The singular career of folksinger David Crosby is, by and large, defined by his hippie coterie. Coming up and partying with many of the biggest names in the West Coast folk scene—such as Joni Mitchell, Neil Young, Grace Slick, and Jerry Garcia, to name a few—Crosby seemed to belong. The liner notes of his first solo album, a meta-collaboration from 1971, read like a who’s-who of 1960s folk and psych-rock. His latest album features cover art painted by Joan freakin’ Baez.
But despite many high-profile partnerships with the greats, his music and lyrics hint at a cloaked essence. Behind his twinkling, genial stage persona lies the irascible and remote truth of a seriously damaged personal life. His foibles and failures, extensively chronicled in Cameron Crowe’s documentary “Remember My Name,” have come to define him as much as his success.
In the 2010s, stoking a renewed commitment to his craft, David Crosby became prolific for the first time. For Free is his fifth solo album in a string of excellent recordings, all made in his 70s. There are no great departures here, stylistically. Crosby displays his usual knack for lush chordal swells and gradual dynamics. On single “River Rise,” he layers vocal harmonies on top of counterintuitive chord changes. The song happily avoids facile resolution, emphasizing suspended thirds and a sense of excitement.
But Crosby has more tricks up his sleeve. Stylistically, the songs land between soft rock and new-age vocal jazz, ripe for boutique coffeehouses and gem shops. As anemic as that may sound, he uncannily pulls it off. Neat guitar work adds flavor to oddity “The Other Side Of Midnight” and the reflective “Boxes.” Best of all, Crosby always brings some swagger. Donald Fagen of Steely Dan guests on “Rodriguez For A Night,” a funk-infused tale of vicarious flirtation. Meanwhile the confident “Ships In The Night” fits together like a stoic jigsaw puzzle.
This respectable range suggests mere coincidence does not explain Crosby’s string of iconic roles. Having jangled with The Byrds during their chart-trotting years, Crosby is still best known as the C in CSN(Y), who remain a household name for the Woodstock generation. His songs, such as “Almost Cut My Hair” and “Guinnevere,” still rank among the toughest and most definitive of the electrified folk era’s wayward renegade ethos. Subsequently, as that scene was falling apart, Crosby masterminded the quintessential record for Marin County, the boho-bourgeois anomaly If I Could Only Remember My Name.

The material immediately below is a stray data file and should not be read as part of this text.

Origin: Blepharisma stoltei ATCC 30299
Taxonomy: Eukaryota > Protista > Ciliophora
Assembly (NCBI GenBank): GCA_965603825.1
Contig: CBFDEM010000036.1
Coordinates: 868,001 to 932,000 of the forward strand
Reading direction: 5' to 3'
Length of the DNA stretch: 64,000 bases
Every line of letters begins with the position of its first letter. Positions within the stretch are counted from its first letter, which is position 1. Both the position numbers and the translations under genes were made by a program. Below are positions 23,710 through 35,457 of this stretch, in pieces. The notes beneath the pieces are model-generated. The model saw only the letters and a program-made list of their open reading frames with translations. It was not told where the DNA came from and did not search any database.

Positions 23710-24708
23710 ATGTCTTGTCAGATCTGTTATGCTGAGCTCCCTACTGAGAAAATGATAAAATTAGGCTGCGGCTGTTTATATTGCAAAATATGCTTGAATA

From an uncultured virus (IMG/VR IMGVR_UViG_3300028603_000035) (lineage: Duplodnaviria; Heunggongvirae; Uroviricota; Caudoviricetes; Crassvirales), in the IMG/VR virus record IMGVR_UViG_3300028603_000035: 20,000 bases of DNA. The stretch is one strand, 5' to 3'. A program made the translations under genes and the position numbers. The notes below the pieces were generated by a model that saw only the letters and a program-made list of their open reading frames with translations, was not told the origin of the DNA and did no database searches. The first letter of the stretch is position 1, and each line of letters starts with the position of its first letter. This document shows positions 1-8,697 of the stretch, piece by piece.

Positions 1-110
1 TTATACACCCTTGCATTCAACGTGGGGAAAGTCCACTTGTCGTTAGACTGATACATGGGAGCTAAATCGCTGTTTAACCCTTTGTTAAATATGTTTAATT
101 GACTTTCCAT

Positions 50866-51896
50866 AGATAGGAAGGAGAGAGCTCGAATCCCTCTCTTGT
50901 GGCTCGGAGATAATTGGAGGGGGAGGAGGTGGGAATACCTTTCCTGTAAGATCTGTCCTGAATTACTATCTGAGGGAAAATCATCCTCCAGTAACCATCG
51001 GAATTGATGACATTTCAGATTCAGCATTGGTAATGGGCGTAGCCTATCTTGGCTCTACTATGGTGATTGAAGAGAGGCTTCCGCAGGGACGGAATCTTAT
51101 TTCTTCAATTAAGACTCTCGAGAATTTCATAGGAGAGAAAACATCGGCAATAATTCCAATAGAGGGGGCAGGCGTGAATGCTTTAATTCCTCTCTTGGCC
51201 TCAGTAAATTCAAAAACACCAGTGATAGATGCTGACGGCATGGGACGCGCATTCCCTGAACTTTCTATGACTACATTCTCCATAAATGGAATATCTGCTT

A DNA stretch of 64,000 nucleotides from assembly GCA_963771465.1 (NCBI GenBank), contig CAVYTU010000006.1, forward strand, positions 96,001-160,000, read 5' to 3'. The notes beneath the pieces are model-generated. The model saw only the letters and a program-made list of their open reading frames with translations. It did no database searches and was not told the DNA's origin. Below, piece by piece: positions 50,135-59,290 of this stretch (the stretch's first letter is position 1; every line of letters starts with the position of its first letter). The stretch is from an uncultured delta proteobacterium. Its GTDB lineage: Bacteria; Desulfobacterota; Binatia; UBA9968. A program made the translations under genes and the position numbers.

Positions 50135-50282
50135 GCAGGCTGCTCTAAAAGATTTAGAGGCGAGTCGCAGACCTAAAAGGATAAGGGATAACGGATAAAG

A true troubled torchbearer for the defiant ethos of 1960s counterculture, Crosby still carries a piece of it with him over a half-century later. This is clear from the title track, a Mitchell cover, which gets an update as a duet with Sarah Jarosz. Perhaps a tad less cloistered than the original, Crosby and Jarosz’s arrangement is slightly stripped down with rich acoustics. On more kinetically charged songs, his rebellious counterculture spirit still burns. “Let the river rise,” he sings on the opener, digging in for the long haul. Crosby assures us he is “not gonna wash away.”
Not as balanced as 2016’s exquisite Lighthouse, For Free nevertheless surpasses his last album. Where the too-slick Here If You Listen felt somewhat subdued, For Free sounds assured and quite joyful. While David Crosby typically excels in his introspective mode, here, oddly, the sentimental tracks are among the album’s weakest. Above all, this results in a strangely uplifting listening experience. His voice remains clear, strong and versatile. Even as he approaches his 80th birthday, he embraces the future and the struggle that carries us to it.
The final track, “Won’t Stay Long,” begins as an uncharacteristic dirge. Crosby’s voice sounds thin and resigned as he exhales a lifetime filled with regrets. Against an evening wind and the gathering dark, he is no match for the mysteries of time. Yet the song takes a more resolute turn in its second half. Crosby musters a bit of anguished passion for one more noble push. “I just need to be close today,” he sings, longing again for togetherness. Yet in the next breath, he portrays man’s abiding solitude in stark, silent images: “There’s a sliver of air between the water and the ice, it’s where I live, where I breathe.” A need to be close and a resolve to remain unknowable; it’s the taut and stirring message he has been sharing all along.